SPACE.com Columnist Leonard David

Space Act Calls for Protection of Apollo 11 Landing Site

The Apollo 11 landing site, Tranquility Base, as seen from orbit by NASA's Lunar Reconnaissance Orbiter.
The Apollo 11 landing site, Tranquility Base, as seen from orbit by NASA's Lunar Reconnaissance Orbiter.
(Image: © NASA/GSFC/Arizona State via collectSPACE.com)

Senators Gary Peters (D-Mich.) and Ted Cruz (R-Tex.) have introduced a bill — the One Small Step to Protect Human Heritage in Space Act — that seeks to preserve and protect the historic Apollo 11 landing site.

The bill notes that the lunar landing sites of the Apollo 11 spacecraft, the robotic spacecraft that preceded the Apollo 11 mission, and the piloted and robotic spacecraft that followed "are of outstanding universal value to humanity."

The Act explains that such landing sites: are the first archaeological locales with human activity that are not on Earth; provide evidence of the first achievements of humankind in the realm of space travel and exploration; and contain artifacts and other evidence of human exploration activities that remain a potential source of cultural, historical, archaeological, anthropological, scientific and engineering knowledge.

"As commercial enterprises and more countries acquire the ability to land on the moon," the bill notes, "it is necessary to ensure the recognition and protection of the Apollo 11 landing site and other historic landing sites together with all the human effort and innovation the sites represent."

Related: Apollo 11 at 50: A Complete Guide to the Historic Moon Landing Mission 

Common human heritage

"We were honored to work with Senator Peters' office on this legislation," said Michelle Hanlon, co-founder of For All Moonkind, a group that seeks to protect each of the six human lunar landing sites, as well as other space locales, as part of our common human heritage.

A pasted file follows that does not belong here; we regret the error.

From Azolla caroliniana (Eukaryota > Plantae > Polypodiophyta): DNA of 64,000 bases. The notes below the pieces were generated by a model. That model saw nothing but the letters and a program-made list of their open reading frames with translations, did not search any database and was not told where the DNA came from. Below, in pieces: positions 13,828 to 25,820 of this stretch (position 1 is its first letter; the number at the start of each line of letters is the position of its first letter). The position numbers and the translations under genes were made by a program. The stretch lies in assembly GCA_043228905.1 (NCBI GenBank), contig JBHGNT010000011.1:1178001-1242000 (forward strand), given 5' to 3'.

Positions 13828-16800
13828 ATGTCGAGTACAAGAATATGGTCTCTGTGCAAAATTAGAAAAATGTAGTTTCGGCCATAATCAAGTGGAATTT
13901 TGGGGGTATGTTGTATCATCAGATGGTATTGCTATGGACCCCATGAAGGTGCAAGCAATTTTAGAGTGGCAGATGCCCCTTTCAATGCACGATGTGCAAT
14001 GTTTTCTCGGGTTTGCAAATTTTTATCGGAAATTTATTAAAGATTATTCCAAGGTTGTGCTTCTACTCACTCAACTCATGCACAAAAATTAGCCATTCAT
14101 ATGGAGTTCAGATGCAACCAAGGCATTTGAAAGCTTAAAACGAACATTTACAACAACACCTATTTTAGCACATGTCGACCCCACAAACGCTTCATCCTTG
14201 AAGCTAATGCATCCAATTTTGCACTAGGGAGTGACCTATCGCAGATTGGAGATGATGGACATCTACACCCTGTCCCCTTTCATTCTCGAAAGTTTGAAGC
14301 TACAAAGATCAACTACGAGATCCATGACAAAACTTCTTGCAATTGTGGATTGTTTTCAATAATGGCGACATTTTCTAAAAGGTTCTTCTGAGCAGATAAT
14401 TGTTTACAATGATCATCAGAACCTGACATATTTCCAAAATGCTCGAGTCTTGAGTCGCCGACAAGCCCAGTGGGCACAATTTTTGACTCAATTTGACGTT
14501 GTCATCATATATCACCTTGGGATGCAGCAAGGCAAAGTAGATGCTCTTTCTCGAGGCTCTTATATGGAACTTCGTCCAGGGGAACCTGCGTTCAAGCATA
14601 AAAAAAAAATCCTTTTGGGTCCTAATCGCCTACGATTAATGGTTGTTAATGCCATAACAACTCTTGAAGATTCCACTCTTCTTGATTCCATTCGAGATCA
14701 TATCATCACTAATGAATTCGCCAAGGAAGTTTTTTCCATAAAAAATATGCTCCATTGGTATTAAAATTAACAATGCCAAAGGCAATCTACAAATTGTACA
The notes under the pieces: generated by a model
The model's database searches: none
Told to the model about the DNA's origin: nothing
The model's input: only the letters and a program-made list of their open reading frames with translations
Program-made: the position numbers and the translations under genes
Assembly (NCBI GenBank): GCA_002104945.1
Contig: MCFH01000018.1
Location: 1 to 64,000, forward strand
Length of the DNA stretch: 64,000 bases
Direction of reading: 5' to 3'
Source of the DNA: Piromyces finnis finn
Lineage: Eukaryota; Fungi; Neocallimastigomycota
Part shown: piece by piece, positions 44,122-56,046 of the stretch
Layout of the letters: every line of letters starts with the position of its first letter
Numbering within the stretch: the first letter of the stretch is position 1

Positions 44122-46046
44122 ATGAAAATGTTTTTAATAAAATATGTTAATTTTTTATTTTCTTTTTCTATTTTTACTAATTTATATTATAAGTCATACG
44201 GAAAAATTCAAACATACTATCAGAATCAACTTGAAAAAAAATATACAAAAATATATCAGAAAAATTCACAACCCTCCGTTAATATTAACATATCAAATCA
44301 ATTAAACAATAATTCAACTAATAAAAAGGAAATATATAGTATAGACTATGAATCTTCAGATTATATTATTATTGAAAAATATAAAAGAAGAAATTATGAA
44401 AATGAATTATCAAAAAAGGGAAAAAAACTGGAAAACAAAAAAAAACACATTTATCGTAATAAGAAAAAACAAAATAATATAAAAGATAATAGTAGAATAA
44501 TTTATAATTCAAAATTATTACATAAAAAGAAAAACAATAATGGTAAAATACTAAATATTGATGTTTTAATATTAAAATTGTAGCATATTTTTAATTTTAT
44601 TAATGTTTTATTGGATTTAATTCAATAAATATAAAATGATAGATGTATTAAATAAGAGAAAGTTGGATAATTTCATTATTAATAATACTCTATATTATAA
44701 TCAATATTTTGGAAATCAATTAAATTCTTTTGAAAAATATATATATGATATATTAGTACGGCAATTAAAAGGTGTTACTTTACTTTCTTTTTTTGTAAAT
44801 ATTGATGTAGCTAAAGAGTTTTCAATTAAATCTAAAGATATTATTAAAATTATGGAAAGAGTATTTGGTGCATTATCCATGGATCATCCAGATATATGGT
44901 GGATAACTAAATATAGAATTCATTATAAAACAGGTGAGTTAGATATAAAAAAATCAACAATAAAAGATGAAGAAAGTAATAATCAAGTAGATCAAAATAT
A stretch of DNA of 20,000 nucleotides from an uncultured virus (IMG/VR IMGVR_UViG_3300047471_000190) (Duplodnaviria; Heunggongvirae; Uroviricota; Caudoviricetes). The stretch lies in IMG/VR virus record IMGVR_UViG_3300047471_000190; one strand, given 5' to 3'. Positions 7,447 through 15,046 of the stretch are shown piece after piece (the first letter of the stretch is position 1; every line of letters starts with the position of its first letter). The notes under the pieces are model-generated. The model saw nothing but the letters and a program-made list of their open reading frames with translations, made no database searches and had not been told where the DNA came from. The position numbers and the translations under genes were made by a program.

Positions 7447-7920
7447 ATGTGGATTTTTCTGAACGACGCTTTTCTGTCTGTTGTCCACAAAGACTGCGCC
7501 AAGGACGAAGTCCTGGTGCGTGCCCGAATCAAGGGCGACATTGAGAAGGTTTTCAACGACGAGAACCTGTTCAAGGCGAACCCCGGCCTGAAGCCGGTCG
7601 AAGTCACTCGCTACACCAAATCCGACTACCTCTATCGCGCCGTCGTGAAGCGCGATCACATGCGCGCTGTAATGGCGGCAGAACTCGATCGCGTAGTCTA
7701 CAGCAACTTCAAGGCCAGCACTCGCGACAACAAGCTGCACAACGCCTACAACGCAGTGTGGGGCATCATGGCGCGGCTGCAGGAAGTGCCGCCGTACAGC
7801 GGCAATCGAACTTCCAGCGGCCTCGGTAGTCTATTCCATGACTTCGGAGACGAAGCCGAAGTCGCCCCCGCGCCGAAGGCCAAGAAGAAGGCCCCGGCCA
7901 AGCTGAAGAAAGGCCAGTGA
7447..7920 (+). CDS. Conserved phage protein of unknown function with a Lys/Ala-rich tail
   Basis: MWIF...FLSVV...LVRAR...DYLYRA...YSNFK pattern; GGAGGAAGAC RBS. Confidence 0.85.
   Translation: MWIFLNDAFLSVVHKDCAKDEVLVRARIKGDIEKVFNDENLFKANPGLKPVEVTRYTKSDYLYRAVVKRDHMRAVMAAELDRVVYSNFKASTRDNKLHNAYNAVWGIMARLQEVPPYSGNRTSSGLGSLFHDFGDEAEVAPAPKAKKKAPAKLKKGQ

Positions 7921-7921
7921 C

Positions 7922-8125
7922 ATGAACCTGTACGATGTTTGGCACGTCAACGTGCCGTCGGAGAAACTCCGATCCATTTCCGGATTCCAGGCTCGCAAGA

"When we first met in March, it was clear that the Senator and his staff share our passion for the preservation of human history in space," Hanlon told Inside Outer Space. "They knew how important it was to get it right, and they recognized the need to develop a bill that would not violate international law by claiming any sort of possession or ownership of the historic lunar landing sites."

(Image credit: For All Moonkind)

Sustainable exploration

The bill is indeed a small step, Hanlon adds, but an incredibly significant one. 

"Senator Peters and Senator Cruz are asking the U.S. to take the lead in assuring that we explore space sustainably with respect for history, Hanlon said. "We hope that the entire Senate will agree that it's time to take this one small step and help nudge an important international conversation on protection of human heritage in space." 

The bill was introduced on May 23. You can read it here

Leonard David wrote the book "Moon Rush: The New Space Race," which was published last month by National Geographic. A longtime writer for Space.com, David has been reporting on the space industry for more than five decades. Follow us on Twitter @Spacedotcom or Facebook

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